Immobilization was by use of 20 mg of etorphine in a dan-inject system.
The pus was drained after the pocket of pus was excised on the lowest point and the pus squeezed out then washed with a mixture of water and hydrogen peroxide and finally doused with betadine iodine.
Recsue treatment and release of a female leopard from Kuku Ranch near Tsavo West, 26th June.
Kuku Ranch currently Maasai community wildlife Trust is a community conservation initiative bordering Tsavo west national park with a big number of wildlife within community lands with large herds of cattle. It has also been a focal point of human-wildlife conflicts within Tsavo West National Park.
This was a case of a female leopard that had para-paresis of the hind limbs leaving her crippled and with no choice but to prey on livestock. She was finally captured and brought to Voi Vet Unit where it was treated and released back to the wild within Tsavo East National Park. A previous case of a lion with the same signs recovered.
Collaring of Two lionesses within Kuku Ranch, 27th -29th June 2011
Lions are among the ever dwindling species of wildlife due to a decrease in prey numbers that forces them to prey on livestock making them clash with the community. Being nocturnal and difficult to monitor, collaring was put in place to improve follow up and understand their movement patterns.
She is a female lioness previously collared three years ago with a VHF collar.She was darted after being lured by wildebeest calf in distress sounds in Noopuli area of Kuku ranch using 300 mgs Ketamine and 300 mgs xylazine at 08:51 pm.
She went down at 09:03 pm. An old collar was removed and a new one put in place then an open wound was sutured near the left knee joint and antibiotic administered. She appeared pregnant. Revival was finally done at 09:45 pm.
She is an old lady of Kuku with an estimated age of 12 years and still going strong. She appeared elusive until the morning of 29th when she was finally traced in Chyulu hills. Like Singila, wildebeest calf in distress calls was used to lure her. Her 3 one year old cubs lay nearby.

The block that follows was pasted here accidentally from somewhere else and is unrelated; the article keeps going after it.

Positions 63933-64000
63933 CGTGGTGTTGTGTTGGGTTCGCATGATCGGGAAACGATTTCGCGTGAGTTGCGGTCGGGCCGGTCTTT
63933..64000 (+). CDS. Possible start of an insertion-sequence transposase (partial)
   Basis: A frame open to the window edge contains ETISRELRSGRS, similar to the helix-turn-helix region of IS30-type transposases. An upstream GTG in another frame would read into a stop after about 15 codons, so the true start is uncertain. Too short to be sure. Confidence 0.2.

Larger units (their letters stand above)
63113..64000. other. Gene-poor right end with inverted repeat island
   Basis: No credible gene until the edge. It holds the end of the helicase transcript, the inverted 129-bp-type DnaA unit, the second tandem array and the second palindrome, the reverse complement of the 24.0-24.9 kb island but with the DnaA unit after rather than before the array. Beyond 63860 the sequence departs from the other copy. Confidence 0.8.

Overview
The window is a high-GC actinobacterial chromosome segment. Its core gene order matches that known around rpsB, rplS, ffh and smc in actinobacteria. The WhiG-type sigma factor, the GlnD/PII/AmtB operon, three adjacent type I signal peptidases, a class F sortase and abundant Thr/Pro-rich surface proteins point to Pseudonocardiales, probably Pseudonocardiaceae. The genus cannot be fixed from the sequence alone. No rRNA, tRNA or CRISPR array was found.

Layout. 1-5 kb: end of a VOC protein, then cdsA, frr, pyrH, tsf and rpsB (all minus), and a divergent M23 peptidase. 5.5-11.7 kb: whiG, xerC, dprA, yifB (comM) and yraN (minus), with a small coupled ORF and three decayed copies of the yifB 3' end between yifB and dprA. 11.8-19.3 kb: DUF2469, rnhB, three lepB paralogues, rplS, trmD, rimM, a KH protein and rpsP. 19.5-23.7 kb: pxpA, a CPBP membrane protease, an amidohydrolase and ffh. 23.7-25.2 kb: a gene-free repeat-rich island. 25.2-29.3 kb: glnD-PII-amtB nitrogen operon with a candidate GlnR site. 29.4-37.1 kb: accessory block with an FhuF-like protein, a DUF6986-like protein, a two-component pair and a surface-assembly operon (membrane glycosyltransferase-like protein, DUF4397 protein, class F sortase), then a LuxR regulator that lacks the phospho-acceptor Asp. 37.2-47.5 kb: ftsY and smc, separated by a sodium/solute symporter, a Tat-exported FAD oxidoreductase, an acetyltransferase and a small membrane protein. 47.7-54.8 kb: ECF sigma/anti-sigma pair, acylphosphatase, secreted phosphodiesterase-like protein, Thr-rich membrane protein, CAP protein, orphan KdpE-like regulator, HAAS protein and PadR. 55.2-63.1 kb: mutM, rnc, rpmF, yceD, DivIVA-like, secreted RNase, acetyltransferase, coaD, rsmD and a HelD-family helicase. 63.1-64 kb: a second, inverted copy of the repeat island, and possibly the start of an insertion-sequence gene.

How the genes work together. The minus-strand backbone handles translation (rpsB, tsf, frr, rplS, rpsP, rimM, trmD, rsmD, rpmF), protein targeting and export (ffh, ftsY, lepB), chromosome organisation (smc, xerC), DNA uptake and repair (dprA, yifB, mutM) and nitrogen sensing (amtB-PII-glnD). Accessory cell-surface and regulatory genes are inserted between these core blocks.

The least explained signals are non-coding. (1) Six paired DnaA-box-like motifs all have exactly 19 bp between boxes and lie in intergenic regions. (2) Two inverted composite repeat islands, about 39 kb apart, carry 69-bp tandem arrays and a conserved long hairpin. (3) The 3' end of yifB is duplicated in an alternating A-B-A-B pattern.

She was darted at 07:5 am using 300 mg of Ketamine and 300 mgs xylazine and later topped up by 50 mgs of ketamine.
The old collar was removed and a new one put in place. Antibiotic cover was given.
Other activities undertaken
The unit also carried out a survey on intestinal parasites in the Kenya Wildlife Service security dogs stationed at Moi international airport in Mombasa where fecal samples were taken to the laboratory to test the presence of parasitic eggs.
The tests on the two dogs returned a negative for parasitic eggs meaning the parasites have not developed resistance to the current dewormers.
The unit also inspected a dead giraffe near Tsavo east park headquarters and two honey baggers ran over by a vehicle between Voi and The Park headquarters.
The unit appreciates the great support from its sponsors ViER PFOTEN through The David Sheldrick Wildlife Trust for providing funds that are critical in running the unit. The unit also is grateful to the Director Kenya Wildlife Service through the Head of Veterinary and capture services for their assistance.